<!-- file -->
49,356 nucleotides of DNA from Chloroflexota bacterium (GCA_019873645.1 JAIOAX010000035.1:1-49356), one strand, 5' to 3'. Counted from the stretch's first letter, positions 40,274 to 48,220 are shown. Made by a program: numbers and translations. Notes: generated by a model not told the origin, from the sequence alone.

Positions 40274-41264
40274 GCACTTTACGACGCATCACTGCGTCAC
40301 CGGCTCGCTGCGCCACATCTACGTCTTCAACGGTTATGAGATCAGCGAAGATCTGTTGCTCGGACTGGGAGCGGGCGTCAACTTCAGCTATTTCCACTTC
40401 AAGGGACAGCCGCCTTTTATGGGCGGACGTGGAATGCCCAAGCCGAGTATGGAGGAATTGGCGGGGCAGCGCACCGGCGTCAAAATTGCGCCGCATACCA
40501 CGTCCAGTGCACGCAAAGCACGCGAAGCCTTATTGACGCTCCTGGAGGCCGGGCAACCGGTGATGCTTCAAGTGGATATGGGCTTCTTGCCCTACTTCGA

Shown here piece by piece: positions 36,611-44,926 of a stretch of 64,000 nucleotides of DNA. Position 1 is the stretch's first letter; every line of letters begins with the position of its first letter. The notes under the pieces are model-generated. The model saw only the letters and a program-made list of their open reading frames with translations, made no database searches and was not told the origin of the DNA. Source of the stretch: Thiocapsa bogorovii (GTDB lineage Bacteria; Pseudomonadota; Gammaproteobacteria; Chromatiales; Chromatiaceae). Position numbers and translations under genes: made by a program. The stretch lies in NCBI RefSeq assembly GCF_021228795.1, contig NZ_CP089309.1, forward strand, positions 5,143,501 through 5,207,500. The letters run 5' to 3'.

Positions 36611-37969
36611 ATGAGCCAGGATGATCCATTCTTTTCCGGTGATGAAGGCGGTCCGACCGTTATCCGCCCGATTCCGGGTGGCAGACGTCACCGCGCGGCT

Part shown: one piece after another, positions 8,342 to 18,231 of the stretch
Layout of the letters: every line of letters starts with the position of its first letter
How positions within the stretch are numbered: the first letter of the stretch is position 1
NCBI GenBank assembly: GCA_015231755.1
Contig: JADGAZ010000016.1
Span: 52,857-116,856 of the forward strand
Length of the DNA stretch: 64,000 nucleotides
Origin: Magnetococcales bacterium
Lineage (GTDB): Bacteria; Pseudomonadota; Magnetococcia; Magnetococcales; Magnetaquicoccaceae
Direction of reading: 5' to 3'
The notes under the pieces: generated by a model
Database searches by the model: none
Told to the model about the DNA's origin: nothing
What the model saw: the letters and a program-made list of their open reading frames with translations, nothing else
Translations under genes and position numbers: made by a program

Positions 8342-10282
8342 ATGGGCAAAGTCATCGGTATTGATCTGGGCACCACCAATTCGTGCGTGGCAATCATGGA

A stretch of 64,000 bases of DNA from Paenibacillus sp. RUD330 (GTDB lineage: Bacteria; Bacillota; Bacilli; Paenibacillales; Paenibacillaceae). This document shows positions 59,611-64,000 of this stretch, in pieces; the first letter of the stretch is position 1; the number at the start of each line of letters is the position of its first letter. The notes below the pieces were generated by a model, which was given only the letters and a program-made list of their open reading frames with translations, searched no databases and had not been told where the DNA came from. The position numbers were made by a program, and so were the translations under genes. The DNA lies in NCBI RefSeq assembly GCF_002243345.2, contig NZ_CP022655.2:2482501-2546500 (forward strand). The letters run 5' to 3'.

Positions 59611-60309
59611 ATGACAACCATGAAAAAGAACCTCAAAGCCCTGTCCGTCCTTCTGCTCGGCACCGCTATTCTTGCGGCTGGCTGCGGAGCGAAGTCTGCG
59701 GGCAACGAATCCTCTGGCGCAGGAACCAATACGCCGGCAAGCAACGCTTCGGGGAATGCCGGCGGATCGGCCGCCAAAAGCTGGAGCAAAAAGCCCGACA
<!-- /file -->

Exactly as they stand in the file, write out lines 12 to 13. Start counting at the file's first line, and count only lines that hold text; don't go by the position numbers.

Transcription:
How positions within the stretch are numbered: the first letter of the stretch is position 1
NCBI GenBank assembly: GCA_015231755.1